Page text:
"I'm really relieved," said Davies. She said that, while last night was tense, the night before the semifinal was worse. "We knew what the stakes were and what we were capable of, and I think we were too excited about it. Today we just calmed down. We took it a beat down and we felt a little extra 'umph," she said.
"I knew coming across the 250 that we bumped it a little early," said Glessner. "I knew it was going to be tight, and that it was going to take a full (2,000 meters), so we just stayed calm and stuck to our guns. It was definitely closer there at the end. But luckily, we did just enough to get it done."
Earlier in the day, Ron Harvey (Downingtown, Pa.) rowed to a third-place finish, earned a spot in the men's arms and shoulders single sculls, and is on track to qualify the boat for the 2012 Paralympics in London. The first eight boats in each adaptive event qualify for an automatic birth next year.
Harvey drew defending world and Paralympic champion Britain Tom Aggar, who easily won the semifinal in a time of 5:13.21. Australian Erik Horrie finished second in a time of 5:17.68 with Harvey finishing third in 5:20.36 and New Zealand's Daniel McBride crossing in 5:20.46. The finish for third was so close, the result was not immediately announced. "I wasn't sure either," Harvey said.
"I'm relieved, is pretty much how I would put this," he said. "My goal for this regatta was to qualify the U.S. for the Paralympics. Getting to the A final is nice, because that's assured and now I can just concentrate on my place tomorrow and not have that extra pressure of trying to qualify.
"I'm pretty happy, and I knew it was going to be a tough race. I knew the other guys were all really tough competitors and that it would come down to the line and it definitely did. Tom - I figured would walk away, and he did, and through the middle, I was looking over and China was about a length up on me.
"But I've raced him three times and I knew he starts out fast and then fades. I was pretty confident I could come back on him. I was just concentrating on Australia and New Zealand."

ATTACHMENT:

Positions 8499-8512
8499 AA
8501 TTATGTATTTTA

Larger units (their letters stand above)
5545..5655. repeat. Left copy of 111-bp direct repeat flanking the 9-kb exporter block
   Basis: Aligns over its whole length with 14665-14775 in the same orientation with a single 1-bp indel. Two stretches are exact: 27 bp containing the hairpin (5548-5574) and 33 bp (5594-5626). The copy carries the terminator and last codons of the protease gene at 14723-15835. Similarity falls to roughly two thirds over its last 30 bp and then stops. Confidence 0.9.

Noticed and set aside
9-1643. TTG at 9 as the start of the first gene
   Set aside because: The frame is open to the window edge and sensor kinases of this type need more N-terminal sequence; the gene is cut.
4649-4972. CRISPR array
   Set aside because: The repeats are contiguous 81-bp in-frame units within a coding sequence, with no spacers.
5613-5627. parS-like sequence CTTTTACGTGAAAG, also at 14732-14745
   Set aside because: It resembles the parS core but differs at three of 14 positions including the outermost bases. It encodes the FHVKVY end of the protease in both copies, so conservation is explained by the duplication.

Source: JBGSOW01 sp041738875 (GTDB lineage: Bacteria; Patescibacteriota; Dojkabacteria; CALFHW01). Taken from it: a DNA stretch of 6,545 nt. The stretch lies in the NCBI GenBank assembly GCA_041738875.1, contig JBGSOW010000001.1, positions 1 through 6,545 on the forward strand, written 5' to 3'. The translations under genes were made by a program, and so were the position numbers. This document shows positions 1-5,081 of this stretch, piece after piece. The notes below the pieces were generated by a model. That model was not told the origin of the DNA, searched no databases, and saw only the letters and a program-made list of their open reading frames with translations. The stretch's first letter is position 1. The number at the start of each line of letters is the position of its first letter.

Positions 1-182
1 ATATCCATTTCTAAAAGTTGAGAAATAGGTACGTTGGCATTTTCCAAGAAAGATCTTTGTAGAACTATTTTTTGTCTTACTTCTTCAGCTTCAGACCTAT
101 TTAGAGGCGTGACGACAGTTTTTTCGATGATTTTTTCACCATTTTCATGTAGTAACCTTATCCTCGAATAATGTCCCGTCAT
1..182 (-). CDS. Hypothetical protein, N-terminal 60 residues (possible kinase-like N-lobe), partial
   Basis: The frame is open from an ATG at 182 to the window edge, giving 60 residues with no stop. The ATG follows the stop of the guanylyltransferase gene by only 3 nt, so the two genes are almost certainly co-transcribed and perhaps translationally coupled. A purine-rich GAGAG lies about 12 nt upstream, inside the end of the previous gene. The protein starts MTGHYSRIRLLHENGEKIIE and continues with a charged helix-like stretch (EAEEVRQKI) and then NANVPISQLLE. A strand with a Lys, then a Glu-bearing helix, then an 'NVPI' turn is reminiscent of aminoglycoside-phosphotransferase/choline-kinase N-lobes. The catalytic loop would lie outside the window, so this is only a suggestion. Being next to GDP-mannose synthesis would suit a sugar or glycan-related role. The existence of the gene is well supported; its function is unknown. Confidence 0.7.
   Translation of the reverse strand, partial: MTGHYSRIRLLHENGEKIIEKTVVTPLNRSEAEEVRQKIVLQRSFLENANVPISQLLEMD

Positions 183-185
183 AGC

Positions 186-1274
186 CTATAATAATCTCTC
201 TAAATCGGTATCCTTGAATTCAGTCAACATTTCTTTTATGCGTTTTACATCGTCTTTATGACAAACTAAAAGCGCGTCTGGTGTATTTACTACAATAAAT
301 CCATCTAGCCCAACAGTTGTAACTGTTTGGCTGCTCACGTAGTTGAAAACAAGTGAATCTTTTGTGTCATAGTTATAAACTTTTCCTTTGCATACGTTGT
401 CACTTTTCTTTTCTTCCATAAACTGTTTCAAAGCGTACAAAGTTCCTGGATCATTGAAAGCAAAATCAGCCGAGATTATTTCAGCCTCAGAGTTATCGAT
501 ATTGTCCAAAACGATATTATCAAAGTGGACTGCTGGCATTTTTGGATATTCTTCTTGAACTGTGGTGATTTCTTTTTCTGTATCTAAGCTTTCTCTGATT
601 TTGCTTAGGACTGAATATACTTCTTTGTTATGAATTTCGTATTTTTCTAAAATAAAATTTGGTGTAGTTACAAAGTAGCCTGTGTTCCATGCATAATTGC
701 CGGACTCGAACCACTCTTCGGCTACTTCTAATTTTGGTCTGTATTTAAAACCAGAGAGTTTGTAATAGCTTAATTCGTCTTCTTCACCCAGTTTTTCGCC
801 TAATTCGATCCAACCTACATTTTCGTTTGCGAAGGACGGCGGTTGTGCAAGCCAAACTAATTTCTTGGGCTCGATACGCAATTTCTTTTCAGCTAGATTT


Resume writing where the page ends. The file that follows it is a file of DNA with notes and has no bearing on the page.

In the women's arms and shoulders single sculls, Tricia Downing (Denver, Colo.) finished fourth in the B final and could not secure a qualification for the boat for 2012. Following the adaptive events were the lightweight men's and women's single sculls.
Ursula Grobler (Pretoria, South Africa) won her semifinal with a time of 7:54.30 over Brazil's Fabiana Beltrame (7:56.57) and Canada's Tracy Cameron (8:00.91).
Grobler finished second in her heat Sunday and was determined to improve her finish today.
"That was better execution," she said. "I got better feel and I got more of the feel I'm looking for. Although this race is just for position, it does set me up for a good position in the final. It just counts for so much when you're in a good lane and you can see everything and push off the competition."
In the lightweight men's single, Andrew Campbell (New Canaan, Conn.) rowed to a second place finish and a place in the final tomorrow, finishing second in 7:12.86, behind Denmark's Henrik Stephansen, who finished in 7:07.37.
In the women's four race for lanes, the crew of Sara Hendershot (West Simsbury, Conn.), Emily Regan (Buffalo, N.Y.), Kara Kohler (Clayton, Calif.) and Sarah Zelenka (Itasca, Ill.) finished first in a time of 7:03.17, more than 10 seconds over second-place China. The U.S. will be the top seed in the final Saturday.
Racing for lanes in the U.S. lightweight men's eight was coxswain Jack Carlson, (Belmont, Mass.), William Newell (Weston, Mass.), Jimmy Sopko (Mathews, Va.), Nick LaCava (Weston, Conn.), Edward King (Ironton, Mo.), Matt Kochem (Burnt Hills, N.Y.), Christian Klein (Herndon, Va.), Kenny McMahon (Ladysmith, Va.) and Austin Meyer (Cohoes, N.Y.).
The crew finished first in a time of 5:56.16 over second place Italy, which finished in 5:56.36. The final is scheduled for Sunday.